Much of the United States is going through a remarkably cold period right now; as I write this there is only about 10% of the country experiencing temperatures above freezing. It was a true, white Christmas for many; however, not the white that most expect: instead of snow, they got ice. Living in areas where the temperature can vary by up to 40℉ in a day means dressing in layers. If you’re anything like me, you’re still mastering the art of layering: one or two shirts under the flannel? Will I need a sweater today? But outside of the necessities for warmth, there’s also the confounding fact that often you’ll be walking from freezing temperatures outside to broiling temperatures inside requiring you to either shed some layers or have a very sweaty day.
Whether it’s accidentally catching a sweater and creating a run, wearing an uncomfortable inner layer, or using an outer layer which isn’t warm enough, the way you select your winter layers can drastically impact your day. Similarly, the presentation and layout of layers in your PCB are equally important. Your internal copper layers and plating are critical for getting current where it needs to go, but improper layer-stacking, routing, or design can leave your otherwise strong design ineffective and powerless. Keep your mind from freezing up in those critical designs, and make sure you know what potential defects may arise in your copper layering.
Compatibility and Causes of Copper Layer Defects
When a multilayer board is manufactured, the laminate and copper have to be carefully chosen for compatibility across multiple parameters. Keeping them all in mind can feel overwhelming, but you don’t need to worry about dropped stitches here—paying careful attention and knowing what might mismatch will ensure your PCB can keep you warm through the winter.
Coefficient of thermal expansion (CTE) mismatch: More heat is required to process thicker, heavier copper, and you need to select the laminate accordingly. If you don’t, a large enough CTE mismatch can cause delamination between the layers and start to warp the PCB surface. Warping limits the feature size in imaging and thus the solder mask. Copper and FR-4 boards are at a higher risk of CTE mismatch, which can be compounded by the amount of resin used with the laminate. Thicker copper layers also exacerbate the mismatch. The key is to select materials that can tolerate the harshest environment they will experience. The harshest environment isn’t always where they are used—it could be where they are manufactured.
Etching resolution: The patterns in fine merino wool sweaters are very different from what you’d see in a chunky sweater. The thinner yarn allows for smaller patterns, the same way that thinner copper enables you to have finer resolution. When you etch copper, if you need sharper edges or more precise geometry, use a thinner copper. This is especially true for etched trace lines that are less than 0.005”.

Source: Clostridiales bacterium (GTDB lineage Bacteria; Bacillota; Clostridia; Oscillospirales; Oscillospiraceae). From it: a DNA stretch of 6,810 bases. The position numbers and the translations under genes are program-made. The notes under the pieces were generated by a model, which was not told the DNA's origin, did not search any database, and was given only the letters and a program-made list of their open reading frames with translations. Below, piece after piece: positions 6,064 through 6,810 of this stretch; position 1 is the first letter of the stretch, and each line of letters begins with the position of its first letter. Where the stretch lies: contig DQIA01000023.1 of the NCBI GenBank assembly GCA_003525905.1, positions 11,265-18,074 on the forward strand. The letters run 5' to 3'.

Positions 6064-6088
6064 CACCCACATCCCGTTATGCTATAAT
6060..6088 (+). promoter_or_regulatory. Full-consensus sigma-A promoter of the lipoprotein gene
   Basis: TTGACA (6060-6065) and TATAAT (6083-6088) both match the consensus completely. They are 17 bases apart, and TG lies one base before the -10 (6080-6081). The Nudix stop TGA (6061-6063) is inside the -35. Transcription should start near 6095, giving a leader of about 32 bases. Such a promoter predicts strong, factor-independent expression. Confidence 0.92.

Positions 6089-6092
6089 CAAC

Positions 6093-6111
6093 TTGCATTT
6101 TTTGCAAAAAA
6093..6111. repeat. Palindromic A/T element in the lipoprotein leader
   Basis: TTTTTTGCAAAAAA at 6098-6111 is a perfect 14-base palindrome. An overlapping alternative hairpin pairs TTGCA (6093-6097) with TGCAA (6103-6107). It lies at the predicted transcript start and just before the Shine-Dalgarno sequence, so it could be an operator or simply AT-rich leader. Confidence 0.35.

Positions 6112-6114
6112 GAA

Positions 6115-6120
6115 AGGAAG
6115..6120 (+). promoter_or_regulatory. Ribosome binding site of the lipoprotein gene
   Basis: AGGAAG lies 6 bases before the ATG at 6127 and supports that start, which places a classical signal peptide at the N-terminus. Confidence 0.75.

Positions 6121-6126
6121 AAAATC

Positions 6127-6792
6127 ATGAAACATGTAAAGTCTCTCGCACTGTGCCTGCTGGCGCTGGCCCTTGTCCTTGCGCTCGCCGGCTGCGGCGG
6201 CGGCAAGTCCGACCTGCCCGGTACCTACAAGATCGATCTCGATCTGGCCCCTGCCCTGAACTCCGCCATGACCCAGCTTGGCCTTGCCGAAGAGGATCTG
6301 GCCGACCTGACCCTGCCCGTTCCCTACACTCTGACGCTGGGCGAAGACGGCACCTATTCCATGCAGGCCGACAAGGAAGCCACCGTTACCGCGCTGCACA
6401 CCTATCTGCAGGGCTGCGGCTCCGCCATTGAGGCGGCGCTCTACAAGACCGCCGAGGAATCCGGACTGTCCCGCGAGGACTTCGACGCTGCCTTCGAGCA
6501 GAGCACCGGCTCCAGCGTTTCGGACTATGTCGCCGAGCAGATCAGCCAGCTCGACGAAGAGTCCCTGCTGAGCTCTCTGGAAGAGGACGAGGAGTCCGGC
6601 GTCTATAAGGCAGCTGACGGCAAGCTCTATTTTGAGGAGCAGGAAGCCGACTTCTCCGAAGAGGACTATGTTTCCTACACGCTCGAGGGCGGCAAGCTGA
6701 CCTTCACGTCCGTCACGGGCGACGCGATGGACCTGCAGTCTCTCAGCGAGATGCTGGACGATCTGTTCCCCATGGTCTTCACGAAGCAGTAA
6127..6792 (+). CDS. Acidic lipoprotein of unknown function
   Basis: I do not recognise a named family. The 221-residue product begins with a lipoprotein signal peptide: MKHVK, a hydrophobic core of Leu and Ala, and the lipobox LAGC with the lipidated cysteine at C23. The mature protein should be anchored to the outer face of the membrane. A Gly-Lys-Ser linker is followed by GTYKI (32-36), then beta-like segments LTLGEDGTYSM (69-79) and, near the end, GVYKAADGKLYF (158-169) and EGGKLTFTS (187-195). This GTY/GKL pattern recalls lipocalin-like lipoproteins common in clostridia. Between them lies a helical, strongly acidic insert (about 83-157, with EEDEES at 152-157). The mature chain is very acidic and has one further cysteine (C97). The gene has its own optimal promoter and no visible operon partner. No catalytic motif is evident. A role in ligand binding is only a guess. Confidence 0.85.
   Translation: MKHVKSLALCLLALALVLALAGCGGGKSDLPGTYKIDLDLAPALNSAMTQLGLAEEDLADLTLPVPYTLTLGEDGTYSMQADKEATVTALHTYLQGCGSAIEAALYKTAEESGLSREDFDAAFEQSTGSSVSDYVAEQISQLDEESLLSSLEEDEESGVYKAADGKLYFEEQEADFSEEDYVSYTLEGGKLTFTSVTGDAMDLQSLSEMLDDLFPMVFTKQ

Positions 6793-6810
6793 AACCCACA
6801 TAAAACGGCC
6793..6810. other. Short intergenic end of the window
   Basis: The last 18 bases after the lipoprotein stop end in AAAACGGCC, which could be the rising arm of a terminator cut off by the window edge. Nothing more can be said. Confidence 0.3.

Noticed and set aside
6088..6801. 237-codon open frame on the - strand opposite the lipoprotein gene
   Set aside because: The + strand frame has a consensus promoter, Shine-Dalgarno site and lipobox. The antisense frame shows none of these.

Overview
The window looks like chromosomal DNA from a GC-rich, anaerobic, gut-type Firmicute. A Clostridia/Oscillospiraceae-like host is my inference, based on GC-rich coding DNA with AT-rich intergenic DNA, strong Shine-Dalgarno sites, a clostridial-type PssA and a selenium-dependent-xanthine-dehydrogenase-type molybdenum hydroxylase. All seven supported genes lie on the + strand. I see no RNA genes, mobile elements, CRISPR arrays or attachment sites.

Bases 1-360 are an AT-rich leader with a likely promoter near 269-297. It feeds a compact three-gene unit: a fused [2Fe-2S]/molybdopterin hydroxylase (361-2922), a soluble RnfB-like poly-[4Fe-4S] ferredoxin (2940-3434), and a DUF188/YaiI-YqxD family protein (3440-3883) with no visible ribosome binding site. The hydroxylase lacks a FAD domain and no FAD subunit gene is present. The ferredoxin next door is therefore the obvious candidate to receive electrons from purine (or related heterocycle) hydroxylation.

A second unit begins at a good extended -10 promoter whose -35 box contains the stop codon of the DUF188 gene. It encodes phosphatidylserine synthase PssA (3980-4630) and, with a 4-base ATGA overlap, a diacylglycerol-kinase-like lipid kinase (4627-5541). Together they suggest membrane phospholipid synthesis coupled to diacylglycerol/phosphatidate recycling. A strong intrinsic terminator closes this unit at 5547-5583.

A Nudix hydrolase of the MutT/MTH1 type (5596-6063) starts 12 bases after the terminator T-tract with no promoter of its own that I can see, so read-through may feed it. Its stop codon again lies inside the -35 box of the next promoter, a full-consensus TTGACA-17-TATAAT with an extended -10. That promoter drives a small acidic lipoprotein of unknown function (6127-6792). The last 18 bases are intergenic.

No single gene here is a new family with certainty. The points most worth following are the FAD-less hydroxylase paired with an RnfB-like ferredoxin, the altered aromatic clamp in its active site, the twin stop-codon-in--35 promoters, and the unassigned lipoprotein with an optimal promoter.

High resolution designs require finer materials, whether that’s in sweaters or PCBs.
Outgassing: Manufacturing the layer stackup should include rigorous outgassing processes to remove any air bubbles from the laminate. However, outgassing can still occur during reflow soldering. The bubbles cause voids under larger components and can damage the PCB via holes as gas tries to escape. Make sure the outgassing during the board manufacture is enough to eliminate trouble later in processing.
Through hole plating: Vias and through holes can also experience plating failures. If the via or through hole doesn’t have enough material internally, it will change the resistance of the pathway and can affect your board’s performance. The via or through hole might also crack, either due to thermal stress or physical handling. Knee-bend plated through holes are at a higher risk of cracks. As with plating issues, the resistance of a cracked through hole will change, allowing a board-by-board comparison to help diagnose issues.
Pad lifting: The pads on the surface of your PCB can delaminate from the surface, just like any other layer of the board. Think of untucking a shirt when you’re too hot, except you can never tuck it back in quite right. Pad lifting also happens when the pads get too hot, almost always due to heat applied during rework. Epectec has some nice images of pad lifting damage so you’ll recognize it if you see it.
Neither you nor your PCB, will like getting too hot. Keep it looking clean and eliminate pad lifting.
Your choice in layering can be painstaking if you don’t know the effects and traits of each layer you want to apply. Don’t suffer through a day with itchy or too-warm clothes, and certainly don’t suffer through a PCB design in which your copper layers are prone to defects during manufacturing or use.
But just as much as you should consider which sweater you want to wear on any given day, the PCB design software is just as important to consider as your board manufacturer. With tools like smart board layout, Altium’s is a software that can do everything but pick your clothes for you.
[Thanks to Altium for permission to reproduce this post]